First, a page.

While traditional African cultural practices and beliefs prevail in most African countries, the populace is more hostile to Western medicine. Moreover, the latter is usually expensive, and thus Africans are forced to refer to their traditions and customs. Yet, modern Western medicine has a lot in common with ancient traditions of healing, and some of these customs are still widely used in contemporary medical practices. For example, phytotherapy can be regarded as a variant of traditional medicines (Truter, 2007: 57). Fundamentally, the African population believes in the efficacy of traditional African medicine and the power of traditional healers associating them with the herbs and rituals. Shizha & Charema state that “in Malawi, Lesotho, South Africa, Swaziland, Zimbabwe, and Zambia most people associate traditional medicine with the herbs, remedies (Mishonga), and advice imparted by Sangomas or Inyangas, and with strong spiritual components” (Shizha & Charema, 2011: 168). At the same time, traditional African medicine bases on a belief in the relation between the spiritual and physical health of a person. In fact, traditional healers refer to a holistic approach concerning health care and treatment of an illness. Consequently, the healer treats the physical, psychological, and spiritual manifestations of a disorder. In this respect, healers do not divide a person’s natural form from physical or spiritual (Truter, 2007: 57). Therefore, traditional healers possess great power in Africa as well as are the main health manpower resource for the country.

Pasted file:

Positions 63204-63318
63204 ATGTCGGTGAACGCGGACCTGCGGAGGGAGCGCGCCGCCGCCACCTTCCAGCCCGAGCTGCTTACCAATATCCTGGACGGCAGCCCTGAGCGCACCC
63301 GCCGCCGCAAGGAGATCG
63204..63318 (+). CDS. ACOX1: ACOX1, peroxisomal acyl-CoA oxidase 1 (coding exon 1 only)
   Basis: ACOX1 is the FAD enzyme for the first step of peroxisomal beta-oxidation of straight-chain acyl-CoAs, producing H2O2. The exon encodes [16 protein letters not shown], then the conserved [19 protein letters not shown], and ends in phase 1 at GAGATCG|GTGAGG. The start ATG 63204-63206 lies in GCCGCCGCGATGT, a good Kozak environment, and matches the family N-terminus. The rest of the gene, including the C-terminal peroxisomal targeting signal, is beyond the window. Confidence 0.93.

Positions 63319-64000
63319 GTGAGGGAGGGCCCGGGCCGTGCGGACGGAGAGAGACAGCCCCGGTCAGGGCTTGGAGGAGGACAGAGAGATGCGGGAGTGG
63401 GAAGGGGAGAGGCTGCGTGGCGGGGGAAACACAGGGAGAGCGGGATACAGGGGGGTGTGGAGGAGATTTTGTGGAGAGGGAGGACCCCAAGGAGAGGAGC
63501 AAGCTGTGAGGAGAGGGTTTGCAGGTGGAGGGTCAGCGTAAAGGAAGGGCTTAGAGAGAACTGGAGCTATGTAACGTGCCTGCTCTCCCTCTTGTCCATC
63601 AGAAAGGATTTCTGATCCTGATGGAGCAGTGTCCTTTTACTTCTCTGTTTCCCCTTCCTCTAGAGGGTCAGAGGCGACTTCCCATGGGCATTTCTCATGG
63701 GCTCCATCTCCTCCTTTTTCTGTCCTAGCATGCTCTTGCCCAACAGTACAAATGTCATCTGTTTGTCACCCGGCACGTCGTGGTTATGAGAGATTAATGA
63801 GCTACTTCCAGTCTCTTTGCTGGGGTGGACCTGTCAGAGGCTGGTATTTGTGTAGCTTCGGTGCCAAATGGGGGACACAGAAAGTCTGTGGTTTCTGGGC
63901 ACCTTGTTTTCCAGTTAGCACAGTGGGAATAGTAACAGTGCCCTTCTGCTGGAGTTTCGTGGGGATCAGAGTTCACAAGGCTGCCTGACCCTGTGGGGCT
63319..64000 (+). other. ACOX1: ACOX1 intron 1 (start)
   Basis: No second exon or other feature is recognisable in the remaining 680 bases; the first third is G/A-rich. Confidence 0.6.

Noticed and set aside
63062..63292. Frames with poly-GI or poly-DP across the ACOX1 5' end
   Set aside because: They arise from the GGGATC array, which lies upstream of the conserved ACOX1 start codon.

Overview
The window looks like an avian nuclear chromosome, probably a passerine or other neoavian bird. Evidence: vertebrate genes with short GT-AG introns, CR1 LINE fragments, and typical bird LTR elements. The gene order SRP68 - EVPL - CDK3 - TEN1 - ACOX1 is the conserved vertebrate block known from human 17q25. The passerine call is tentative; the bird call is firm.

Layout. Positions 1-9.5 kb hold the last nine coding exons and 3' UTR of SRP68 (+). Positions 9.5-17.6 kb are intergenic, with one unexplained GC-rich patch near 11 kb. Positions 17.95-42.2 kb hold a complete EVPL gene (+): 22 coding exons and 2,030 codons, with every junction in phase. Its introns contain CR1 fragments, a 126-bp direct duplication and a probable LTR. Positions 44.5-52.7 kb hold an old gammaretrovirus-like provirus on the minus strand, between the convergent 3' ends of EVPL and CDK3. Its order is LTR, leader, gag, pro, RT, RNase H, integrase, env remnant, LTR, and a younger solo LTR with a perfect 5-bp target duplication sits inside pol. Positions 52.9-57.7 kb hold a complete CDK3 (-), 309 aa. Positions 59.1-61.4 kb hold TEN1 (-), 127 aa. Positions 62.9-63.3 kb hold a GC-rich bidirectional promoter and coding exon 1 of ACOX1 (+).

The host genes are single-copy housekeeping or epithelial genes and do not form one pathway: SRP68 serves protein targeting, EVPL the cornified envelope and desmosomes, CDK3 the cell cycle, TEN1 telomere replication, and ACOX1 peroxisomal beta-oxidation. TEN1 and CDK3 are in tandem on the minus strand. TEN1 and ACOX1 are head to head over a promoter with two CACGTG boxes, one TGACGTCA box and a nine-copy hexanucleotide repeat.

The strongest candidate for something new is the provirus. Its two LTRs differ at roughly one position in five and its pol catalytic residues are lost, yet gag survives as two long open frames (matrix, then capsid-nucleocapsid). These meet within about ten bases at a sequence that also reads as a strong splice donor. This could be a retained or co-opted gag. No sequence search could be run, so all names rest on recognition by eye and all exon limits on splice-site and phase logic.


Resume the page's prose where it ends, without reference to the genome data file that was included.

In many African countries, specifically those which are situated in the southern part of the continent, indigenous healing practices and healers are a major source of health services for most citizens in rural areas (Shizha & Charema, 2011: 169). In many cases, Africans prefer to visit a traditional healer than a medical professional in the hospital. According to WHO (2002), “it is estimated that between 80 and 85% of the population of sub-Saharan Africa receives its health education and health care from practitioners of traditional medicine” (as cited in Shizha & Charema, 2011: 169). At the same time, while the disease may be evoked by different environmental factors and spiritual influences, the healing process has to target rather a community or society than the disorder itself. In this respect, it is crucial to explore the stages of the traditional healing process. In fact, the traditional African healing process consists of two stages. The first stage is diagnosing the cause of the disorder or identification of the force, either spiritual or environmental, through rituals and supernatural divination. The second stage includes the process of healing depending on the cause of the disorder. Therefore, if the illness is evoked by the sorcerer or wizard, the healer removes the hostile source. In case when the reason for the disorder is angered spirits or ancestors, the patient has to seek forgiveness, making necessary sacrifices and rituals to please them and appease their anger (Truter, 2007: 57). For this reason, the healing process is impossible without the participation of family members, both alive and dead.